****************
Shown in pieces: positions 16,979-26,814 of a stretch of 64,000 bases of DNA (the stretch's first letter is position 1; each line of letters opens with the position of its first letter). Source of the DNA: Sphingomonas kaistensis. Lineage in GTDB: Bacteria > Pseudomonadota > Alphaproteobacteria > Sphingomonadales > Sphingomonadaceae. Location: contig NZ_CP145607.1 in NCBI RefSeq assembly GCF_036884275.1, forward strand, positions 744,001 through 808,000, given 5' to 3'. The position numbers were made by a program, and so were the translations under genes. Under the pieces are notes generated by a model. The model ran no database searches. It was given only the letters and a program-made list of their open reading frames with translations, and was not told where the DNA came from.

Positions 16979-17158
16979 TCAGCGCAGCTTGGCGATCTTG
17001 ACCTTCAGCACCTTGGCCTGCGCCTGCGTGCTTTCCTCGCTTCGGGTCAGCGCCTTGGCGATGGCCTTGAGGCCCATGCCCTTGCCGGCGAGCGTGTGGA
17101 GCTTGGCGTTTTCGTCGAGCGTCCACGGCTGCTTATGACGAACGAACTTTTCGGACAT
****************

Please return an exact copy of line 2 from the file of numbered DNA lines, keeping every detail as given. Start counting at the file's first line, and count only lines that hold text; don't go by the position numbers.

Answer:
Positions 16979-17158